Συγγραφέας: ΣΥΛΛΟΓΙΚΟ ΕΡΓΟ
Εκδοτικός οίκος: ΠΕΡΙΣΚΟΠΙΟ
Σειρά: GREAT BATTLES OF THE WORLD
Ημερομηνία Έκδοσης: Ιούλιος 2009
ΤΗΕ RAF FIGHTS A DESPERATE BATTLE AGAINST THE LUFTWAFFE
In the summer of 1940 there were just two obstacles to overcome before the triumphant conclusion of the inexorable march of Germany's mighty war machine on its way to total victory in Europe... Britain's Royal Navy and Royal Air Force.
In July 1940, Hitler assigned the Luftwaffe the mission of neutralizing the RAF, to make it possible for his all-conquering armies to undertake a seaborne invasion along the English south coast beaches. The well-learnt battle experiences and well-tried advanced tactics of the German pilots would be a guarantee of their anticipated success. However, Hitler had not taken into account the aggressive spirit and heroism of the British pilots that blended so well with the brilliant defensive tactics of the RAF's mastermind, Air Chief Marshal Sir Hugh Dowding, and the decisive contribution of the fledgling radar. These, in concert with the inherent weakness of the German strategic and operational thinking, handed Britain an unexpected victory, thus forcing Hitler to abandon all his plans for a seaborne invasion.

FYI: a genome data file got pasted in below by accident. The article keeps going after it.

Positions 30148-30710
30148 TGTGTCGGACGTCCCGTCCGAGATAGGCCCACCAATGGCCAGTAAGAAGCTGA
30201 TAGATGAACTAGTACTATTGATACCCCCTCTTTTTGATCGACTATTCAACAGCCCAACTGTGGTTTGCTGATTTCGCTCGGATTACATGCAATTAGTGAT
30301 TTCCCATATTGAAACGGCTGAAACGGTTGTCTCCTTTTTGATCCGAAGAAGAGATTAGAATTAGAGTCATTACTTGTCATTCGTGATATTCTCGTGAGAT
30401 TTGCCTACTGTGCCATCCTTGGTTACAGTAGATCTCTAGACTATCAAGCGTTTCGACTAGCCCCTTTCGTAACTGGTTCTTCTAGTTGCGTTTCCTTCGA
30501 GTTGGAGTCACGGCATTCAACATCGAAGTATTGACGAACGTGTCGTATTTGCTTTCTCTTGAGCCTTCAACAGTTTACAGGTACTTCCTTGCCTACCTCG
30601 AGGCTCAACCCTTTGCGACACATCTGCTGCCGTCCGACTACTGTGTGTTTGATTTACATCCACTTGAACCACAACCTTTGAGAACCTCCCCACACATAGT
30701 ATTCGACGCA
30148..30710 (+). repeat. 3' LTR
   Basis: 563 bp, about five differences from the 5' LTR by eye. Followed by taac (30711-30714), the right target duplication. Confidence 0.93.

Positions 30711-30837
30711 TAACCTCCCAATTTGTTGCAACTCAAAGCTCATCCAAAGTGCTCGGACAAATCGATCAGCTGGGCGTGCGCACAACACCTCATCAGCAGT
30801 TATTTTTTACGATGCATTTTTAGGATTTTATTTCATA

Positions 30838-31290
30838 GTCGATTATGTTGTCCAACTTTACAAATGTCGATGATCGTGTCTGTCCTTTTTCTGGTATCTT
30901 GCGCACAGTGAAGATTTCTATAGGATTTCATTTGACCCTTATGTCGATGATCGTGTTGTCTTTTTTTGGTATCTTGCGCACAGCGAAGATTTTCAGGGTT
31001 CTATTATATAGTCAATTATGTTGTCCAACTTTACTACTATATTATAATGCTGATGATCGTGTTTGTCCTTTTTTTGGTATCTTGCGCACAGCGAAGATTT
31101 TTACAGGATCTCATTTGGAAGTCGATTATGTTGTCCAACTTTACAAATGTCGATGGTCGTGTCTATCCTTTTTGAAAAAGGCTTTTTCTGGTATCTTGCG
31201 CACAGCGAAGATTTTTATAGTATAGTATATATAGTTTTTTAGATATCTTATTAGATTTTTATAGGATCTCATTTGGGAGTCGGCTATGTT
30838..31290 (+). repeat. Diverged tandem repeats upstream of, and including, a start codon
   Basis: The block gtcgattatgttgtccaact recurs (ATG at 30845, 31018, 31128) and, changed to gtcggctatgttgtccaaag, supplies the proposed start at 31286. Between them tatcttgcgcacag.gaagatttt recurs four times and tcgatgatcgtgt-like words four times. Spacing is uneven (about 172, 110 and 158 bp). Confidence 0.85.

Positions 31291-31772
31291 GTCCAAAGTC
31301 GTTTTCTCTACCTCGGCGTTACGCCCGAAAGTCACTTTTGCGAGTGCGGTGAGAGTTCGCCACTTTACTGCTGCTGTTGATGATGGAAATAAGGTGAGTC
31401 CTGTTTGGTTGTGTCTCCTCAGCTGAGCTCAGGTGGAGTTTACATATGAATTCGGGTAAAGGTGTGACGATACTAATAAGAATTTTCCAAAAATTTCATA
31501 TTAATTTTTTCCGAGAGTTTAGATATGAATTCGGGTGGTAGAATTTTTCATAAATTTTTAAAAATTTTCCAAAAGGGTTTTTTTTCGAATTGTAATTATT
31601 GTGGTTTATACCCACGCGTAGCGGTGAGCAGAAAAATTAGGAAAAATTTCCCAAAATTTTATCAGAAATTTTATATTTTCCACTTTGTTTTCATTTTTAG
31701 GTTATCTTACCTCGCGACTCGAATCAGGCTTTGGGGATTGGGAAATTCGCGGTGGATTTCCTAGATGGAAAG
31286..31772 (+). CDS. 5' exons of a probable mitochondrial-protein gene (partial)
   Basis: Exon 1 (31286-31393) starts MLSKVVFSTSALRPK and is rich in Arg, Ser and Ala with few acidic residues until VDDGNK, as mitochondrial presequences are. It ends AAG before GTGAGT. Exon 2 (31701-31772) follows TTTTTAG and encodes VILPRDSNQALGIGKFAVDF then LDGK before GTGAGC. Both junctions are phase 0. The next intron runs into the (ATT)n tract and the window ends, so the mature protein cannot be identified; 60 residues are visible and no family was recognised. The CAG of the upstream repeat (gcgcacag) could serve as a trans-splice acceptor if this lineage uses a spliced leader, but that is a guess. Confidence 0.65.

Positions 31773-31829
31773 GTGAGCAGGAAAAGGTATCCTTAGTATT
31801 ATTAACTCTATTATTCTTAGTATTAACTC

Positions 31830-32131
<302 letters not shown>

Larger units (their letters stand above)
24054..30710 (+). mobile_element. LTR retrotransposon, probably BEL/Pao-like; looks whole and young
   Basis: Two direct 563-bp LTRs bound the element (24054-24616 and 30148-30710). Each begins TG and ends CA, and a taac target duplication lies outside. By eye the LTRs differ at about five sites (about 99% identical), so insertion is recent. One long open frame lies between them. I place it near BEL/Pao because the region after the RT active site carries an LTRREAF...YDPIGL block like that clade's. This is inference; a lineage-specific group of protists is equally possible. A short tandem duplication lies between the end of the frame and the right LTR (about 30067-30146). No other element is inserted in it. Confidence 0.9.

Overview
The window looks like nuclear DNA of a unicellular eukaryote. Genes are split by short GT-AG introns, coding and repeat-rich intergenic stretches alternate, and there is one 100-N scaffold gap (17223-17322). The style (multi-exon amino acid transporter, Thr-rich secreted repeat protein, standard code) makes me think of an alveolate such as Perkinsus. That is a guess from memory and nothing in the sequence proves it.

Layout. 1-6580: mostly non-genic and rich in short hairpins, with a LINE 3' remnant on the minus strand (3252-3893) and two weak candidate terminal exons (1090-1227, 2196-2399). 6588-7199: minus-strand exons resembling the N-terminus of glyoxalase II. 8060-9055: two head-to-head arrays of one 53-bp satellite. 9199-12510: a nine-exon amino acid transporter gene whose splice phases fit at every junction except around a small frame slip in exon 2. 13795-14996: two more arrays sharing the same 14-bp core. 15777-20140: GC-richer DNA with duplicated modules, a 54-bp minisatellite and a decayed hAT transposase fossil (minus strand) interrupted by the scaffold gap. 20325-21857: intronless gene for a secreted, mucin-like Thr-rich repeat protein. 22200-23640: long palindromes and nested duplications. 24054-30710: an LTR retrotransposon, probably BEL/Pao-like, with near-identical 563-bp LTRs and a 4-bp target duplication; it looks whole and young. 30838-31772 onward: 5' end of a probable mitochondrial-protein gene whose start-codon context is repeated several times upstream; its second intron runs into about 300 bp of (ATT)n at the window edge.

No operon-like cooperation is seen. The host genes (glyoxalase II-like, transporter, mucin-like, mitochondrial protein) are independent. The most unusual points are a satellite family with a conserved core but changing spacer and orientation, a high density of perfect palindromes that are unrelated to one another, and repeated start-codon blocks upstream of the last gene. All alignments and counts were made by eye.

Prime Minister Winston Churchill, the country's leader during this critical battle, had earlier addressed his people with the following words: 'Let us, therefore, brace ourselves to our duties, and so bear ourselves that if the British Empire and its Commonwealth last for a thousand years, men will still say, ''This was their finest hour.'' ' And so it was that his fellow citizens in the RAF turned to face the approaching battle with the indomitable will to vindicate his prophetic words. History has honoured the memory of those British pilots who overcame every adverse condition they were forced to face and, in the end, managed to halt the German flood, as well as never forgetting their worthy foe who never hesitated in the face of certain death. Between them, heroes all, they created the epic that was, and remains rightly called ''the world's last romantic battle.''